Again, white stripes—phosphorous
and the footage shakes.

I try to hear a word. To translate a shaking
[      ]. When I ask my mother, she says: The sea

is so blue there. I know she is talking about the blue-licked
salt on her husband’s sheets.

She is looking at her younger hands
carrying the drained cups to the sink.

Even as the shoes sewage into the sea.
Even as the sardines wade in the sludge.

Thirty summers after
those cups were put away

she tells me she spoke to a phantom
last night. There was no reason

for [      ] to answer a stranger’s call
as bombs bludgeoned, missing the sea.

And now I’m making videos
of infants born in Al-Shifa Hospital

with atrial septal defects.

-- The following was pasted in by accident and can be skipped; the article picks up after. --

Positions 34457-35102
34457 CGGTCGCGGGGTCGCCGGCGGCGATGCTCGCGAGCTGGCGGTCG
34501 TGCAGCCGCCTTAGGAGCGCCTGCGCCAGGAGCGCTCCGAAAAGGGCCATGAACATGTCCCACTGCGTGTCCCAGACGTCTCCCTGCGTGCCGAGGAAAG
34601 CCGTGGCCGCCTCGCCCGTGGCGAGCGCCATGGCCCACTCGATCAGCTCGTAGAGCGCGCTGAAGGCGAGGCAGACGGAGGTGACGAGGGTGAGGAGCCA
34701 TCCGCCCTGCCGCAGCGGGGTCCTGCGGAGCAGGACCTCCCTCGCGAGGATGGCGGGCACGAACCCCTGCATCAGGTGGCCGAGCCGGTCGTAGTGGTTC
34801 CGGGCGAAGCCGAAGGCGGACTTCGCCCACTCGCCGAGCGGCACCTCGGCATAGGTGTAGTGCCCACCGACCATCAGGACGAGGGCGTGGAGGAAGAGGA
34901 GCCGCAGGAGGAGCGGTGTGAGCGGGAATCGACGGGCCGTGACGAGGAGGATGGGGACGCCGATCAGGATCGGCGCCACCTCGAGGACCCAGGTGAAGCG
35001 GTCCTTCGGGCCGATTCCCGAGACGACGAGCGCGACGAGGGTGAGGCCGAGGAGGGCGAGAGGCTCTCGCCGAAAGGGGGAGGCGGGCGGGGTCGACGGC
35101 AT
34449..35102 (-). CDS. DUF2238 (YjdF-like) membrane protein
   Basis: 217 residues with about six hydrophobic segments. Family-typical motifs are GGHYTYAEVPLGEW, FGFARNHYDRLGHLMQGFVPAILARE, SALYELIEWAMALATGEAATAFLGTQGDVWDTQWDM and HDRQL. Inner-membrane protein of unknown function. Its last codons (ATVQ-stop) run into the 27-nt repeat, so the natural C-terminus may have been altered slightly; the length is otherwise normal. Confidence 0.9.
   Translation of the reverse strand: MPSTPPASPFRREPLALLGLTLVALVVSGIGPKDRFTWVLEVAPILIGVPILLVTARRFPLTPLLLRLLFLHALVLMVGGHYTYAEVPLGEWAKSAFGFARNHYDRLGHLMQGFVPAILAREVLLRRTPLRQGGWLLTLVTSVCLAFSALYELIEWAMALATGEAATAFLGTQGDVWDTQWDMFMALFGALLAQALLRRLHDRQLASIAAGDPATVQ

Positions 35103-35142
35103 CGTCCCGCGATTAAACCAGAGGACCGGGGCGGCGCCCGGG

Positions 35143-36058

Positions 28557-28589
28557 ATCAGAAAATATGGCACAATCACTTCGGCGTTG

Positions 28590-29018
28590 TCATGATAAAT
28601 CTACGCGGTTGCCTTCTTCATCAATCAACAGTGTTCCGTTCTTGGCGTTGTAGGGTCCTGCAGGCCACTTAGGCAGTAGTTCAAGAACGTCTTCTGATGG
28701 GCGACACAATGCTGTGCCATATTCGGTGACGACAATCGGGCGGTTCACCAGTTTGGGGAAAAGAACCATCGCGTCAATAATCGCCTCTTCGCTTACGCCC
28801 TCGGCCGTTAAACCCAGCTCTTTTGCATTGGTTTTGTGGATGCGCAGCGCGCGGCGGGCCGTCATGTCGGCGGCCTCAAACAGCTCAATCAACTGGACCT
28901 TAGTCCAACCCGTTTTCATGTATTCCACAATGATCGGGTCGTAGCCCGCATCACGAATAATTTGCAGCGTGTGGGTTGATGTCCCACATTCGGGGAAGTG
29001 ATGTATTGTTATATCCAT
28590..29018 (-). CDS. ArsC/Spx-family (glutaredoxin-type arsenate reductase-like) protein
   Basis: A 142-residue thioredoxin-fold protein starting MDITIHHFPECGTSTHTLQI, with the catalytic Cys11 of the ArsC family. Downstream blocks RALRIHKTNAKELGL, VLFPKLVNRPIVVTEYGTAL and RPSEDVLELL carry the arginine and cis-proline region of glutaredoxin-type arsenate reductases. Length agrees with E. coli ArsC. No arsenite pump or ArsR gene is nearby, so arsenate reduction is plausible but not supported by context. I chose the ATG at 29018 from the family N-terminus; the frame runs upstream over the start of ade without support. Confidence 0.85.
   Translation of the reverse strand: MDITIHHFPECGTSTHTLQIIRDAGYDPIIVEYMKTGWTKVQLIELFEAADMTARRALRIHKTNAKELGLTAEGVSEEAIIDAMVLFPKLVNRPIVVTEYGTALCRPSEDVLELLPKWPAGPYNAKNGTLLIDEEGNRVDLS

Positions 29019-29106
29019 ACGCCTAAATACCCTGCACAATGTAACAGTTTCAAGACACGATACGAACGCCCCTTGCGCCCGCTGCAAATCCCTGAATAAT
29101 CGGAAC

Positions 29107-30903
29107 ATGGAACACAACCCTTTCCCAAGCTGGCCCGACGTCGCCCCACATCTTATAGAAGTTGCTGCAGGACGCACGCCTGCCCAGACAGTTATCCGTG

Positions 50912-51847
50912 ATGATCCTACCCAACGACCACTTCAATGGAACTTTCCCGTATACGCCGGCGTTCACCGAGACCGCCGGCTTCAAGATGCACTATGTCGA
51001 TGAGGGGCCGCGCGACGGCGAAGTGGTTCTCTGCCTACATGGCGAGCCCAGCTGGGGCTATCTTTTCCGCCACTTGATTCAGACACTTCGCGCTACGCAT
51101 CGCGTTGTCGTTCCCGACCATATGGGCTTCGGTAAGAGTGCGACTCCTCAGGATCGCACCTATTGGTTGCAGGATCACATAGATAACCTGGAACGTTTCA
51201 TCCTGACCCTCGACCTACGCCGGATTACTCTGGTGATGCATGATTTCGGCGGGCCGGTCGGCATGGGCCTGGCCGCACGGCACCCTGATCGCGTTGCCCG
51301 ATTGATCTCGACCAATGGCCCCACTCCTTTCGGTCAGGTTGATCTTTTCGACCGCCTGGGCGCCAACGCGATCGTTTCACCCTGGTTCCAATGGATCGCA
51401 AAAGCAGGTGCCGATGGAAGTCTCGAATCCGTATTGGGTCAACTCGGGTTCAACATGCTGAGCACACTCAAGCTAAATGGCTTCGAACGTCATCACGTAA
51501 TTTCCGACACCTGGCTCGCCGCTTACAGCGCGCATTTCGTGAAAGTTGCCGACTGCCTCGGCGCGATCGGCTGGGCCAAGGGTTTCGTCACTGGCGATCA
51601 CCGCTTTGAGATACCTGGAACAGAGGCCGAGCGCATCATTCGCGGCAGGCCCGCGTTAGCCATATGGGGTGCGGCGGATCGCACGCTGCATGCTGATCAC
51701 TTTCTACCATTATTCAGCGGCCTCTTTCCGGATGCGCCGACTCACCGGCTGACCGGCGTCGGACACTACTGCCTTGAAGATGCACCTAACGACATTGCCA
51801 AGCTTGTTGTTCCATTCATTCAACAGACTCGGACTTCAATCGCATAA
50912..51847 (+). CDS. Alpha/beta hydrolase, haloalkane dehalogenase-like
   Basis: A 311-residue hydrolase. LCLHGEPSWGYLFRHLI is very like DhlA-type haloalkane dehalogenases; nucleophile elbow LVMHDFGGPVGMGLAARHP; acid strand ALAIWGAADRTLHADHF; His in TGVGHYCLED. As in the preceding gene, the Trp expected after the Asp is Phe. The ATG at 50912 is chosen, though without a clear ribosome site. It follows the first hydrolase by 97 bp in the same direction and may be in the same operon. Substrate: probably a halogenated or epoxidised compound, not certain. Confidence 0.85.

And my mother dials

wrong numbers again and again
as hands, as sound, as [                                                ]: garbles

About the Author

Priscilla Wathington is the author of the chapbook, Paper and Stick, which draws from her past human rights advocacy work with organizations such as Defense for Children International – Palestine. She sits on the board of the Radius of Arab American Writers (RAWI) and is an MFA candidate at Warren Wilson College. She is asking you to resist the lie that you are too helpless, or too busy, or too small to do anything. Take your small hand and your small voice and add it to this symphony against the genocide taking place in Gaza; and speak up not only about Gaza but also Congo, Sudan, your own backyard, and everywhere that humanity is at risk.